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Viola Durant McCurtain shares her experience as a Choctaw

   Viola Mae Durant McCurtain was born on Jan 29, 1920, to Jonas Durant and Wesleyann Washington Durant, both full blood Choctaws.

   Born in the McCurtain area, she is the youngest of all her siblings. She attended a small school in the McCurtain area when she was a young girl. When she was 10-years-old, she began school at Wheelock, where she was not allowed to speak in her native Choctaw language.Viola Durant

   Though the school administration strongly discouraged her from using the language, Viola would not let her native tongue be taken. "I imagine the school teachers had a time with me," said Viola.

   She attended Wheelock for nine years. She missed one year in the middle because her parents did not get her back to the school after a break. She did not get many breaks in her time at the Academy other than that. From September to May she would attend with no breaks, not even Christmas.

   While at Wheelock, Viola spends her time doing her duties. All of the students had different chores to do around the grounds. All over the campus, children of all ages would be sweeping and cleaning to keep the facilities looking nice.

   Other than learning discipline and how to clean, Viola and her fellow students learned to weave baskets from a woman who came from Broken Bow and spoke Choctaw to Viola. She learned beading as well.

   She sang in the choir and even led the Choctaw hymns. Viola and the choir would travel to different churches and sing for them.

   Viola made her dressed for her senior formal as well as her graduation. She learned those skills in her home economics class.

   Her friend, Aline Swink Ward from McAlester, played basketball together. Aline would play guard while Viola played forward. The played Gavin, Hayworth and Valiant.

   While she was in junior high, the school took in two twins who had been orphaned. The administration taught the older girls how to care for the children and by the time Viola was in high school, she was taking care of them as well.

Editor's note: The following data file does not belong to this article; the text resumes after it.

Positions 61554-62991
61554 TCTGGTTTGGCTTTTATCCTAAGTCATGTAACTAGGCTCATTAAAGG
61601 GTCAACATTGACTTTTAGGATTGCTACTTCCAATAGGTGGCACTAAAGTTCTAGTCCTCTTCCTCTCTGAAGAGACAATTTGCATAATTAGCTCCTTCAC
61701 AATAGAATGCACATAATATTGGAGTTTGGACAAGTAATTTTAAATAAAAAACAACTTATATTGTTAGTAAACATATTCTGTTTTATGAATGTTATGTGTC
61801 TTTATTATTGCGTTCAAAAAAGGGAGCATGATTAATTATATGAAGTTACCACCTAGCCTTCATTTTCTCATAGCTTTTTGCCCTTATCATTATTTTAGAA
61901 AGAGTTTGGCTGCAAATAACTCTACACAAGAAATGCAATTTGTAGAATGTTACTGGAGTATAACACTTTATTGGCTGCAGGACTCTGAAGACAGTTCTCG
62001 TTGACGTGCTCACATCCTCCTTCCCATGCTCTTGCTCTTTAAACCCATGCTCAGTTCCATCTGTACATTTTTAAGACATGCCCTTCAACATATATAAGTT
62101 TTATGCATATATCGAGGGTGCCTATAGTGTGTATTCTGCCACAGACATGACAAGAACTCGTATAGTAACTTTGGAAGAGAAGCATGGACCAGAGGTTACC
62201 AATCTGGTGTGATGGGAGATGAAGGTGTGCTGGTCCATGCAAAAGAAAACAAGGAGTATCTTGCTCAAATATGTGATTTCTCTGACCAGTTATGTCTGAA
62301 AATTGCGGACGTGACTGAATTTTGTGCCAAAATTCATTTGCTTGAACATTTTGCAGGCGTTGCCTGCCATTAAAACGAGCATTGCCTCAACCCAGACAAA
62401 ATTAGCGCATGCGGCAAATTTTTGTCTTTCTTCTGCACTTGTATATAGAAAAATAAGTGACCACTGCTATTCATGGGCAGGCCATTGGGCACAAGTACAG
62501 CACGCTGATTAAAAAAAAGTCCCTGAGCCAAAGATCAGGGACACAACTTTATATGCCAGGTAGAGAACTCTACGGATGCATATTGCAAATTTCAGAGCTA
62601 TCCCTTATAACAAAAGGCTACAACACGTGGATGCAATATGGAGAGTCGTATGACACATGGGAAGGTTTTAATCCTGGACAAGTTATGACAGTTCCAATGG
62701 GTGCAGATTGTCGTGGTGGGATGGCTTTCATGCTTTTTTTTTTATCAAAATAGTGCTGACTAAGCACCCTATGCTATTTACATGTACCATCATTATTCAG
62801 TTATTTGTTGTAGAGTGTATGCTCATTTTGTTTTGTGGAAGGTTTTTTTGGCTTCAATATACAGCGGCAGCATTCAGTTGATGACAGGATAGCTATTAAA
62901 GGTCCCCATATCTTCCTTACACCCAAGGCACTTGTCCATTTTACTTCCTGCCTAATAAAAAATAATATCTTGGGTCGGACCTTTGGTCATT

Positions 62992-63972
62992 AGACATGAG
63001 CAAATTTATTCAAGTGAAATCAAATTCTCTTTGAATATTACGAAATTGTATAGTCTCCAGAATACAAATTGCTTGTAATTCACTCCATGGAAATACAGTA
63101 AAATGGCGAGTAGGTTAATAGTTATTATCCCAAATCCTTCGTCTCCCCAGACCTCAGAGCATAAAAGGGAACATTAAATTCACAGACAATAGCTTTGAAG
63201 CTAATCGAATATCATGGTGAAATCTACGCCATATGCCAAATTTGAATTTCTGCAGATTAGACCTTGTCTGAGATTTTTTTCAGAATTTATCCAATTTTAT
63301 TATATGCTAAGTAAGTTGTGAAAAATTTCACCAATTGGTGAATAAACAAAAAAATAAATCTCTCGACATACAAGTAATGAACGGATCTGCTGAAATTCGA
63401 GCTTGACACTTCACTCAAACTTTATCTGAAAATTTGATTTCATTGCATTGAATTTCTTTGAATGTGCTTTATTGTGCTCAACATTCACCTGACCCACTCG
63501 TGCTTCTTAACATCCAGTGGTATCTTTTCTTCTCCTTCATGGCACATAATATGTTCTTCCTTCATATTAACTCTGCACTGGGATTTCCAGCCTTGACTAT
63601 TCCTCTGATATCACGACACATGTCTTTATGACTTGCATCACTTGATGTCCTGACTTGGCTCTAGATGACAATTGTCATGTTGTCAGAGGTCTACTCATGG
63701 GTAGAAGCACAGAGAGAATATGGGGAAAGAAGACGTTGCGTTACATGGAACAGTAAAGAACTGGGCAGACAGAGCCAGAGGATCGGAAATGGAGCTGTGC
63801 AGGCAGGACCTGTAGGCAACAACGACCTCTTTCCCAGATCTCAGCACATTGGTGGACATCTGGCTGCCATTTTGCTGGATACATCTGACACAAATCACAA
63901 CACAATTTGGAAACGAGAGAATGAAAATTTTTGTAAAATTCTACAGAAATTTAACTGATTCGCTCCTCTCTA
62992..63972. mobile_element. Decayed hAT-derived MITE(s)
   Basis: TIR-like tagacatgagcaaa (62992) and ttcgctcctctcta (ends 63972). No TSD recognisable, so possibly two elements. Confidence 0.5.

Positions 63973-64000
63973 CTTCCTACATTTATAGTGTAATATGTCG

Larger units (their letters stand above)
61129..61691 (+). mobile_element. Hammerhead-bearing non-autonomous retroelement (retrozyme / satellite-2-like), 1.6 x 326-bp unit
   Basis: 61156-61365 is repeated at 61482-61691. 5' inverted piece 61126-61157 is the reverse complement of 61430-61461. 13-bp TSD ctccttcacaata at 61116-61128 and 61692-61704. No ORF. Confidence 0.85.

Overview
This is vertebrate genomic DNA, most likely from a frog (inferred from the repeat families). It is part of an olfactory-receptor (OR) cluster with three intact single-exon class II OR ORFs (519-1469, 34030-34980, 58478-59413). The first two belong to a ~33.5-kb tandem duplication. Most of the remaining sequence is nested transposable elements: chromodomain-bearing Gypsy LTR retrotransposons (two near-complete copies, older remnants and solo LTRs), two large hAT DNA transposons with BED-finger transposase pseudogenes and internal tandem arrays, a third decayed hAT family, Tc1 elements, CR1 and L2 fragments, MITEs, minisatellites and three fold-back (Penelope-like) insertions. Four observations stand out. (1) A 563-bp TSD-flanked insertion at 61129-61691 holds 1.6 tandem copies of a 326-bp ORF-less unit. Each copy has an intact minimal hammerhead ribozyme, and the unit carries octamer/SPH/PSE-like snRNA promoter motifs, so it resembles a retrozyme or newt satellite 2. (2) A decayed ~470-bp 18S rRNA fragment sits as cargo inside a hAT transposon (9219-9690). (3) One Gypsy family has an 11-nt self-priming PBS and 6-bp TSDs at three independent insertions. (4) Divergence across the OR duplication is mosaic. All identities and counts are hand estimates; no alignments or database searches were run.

Upon leaving Wheelock Academy, Viola was 19-years-old. She wished to attend McCurtain School, but due to some family and money issues she ended up at National Youth Association in Stigler. She would go for two weeks and go how for two weeks while she was paid to go to school there. 

   She attended that school for a few months before getting married to Oscar Otis McCuratin on May 4, 1940 at a county church called Siloam Spring United Methodist Church just outside of Stigler.

   There were only a handful of people to witness the then 20-year-old Viola be wed. Oscar had a child with a previous marriage that Viola wished to raise, but Oscar's former wife was doing that duty.

   Oscar was thirty when they married and he was working in McCurtain. The couple had two children together during their marriage.Viola Oscar

   Oscar joined the military in 1942 and went to Germany. He sustained an ankle injury and was a prisoner of war for around six months. While he was gone, his son Oscar Jr. was born.

   When Oscar returned from the service the couple got a truck. Viola learned how to drive on a country road outside of McCurtain. Oscar did various jobs like farming and haying when he returned as well.

   The couple used to go dancing at country-dances in people's homes. They enjoyed square dancing, round dancing and the waltz. Viola had been taught to dance in her younger days and dancing had been in her life from an early age.

   She used to know the Choctaw dances as well as other native ways of dancing.

   Oscar went to school on a G.I. Bill in Okmulgee. The couple rented a place and stayed for about a year before moving back to McAlester for Oscar to work in the ammunition depot located in the area.

   They later moved to Talihina in 1956 to work for the hospital and worked there in housekeeping until his retirement in the early 1070s.

   Viola stayed in the home while Oscar worked. She did small jobs such as a school aid and nutrition for low-income families.

   Oscar passed away in 2000 from a heart attack. Since then Viola has attended the events at the Choctaw Community Center. She has taken part in many crafts such as crochet, basketry and beading while with the center.

This article and others came from the Choctaw Nation Biskinik. To see more history please refer to the following sites.
Sounds of Choctaw - Social Greeting
Sounds of Choctaw - Weather
Lesson of the Day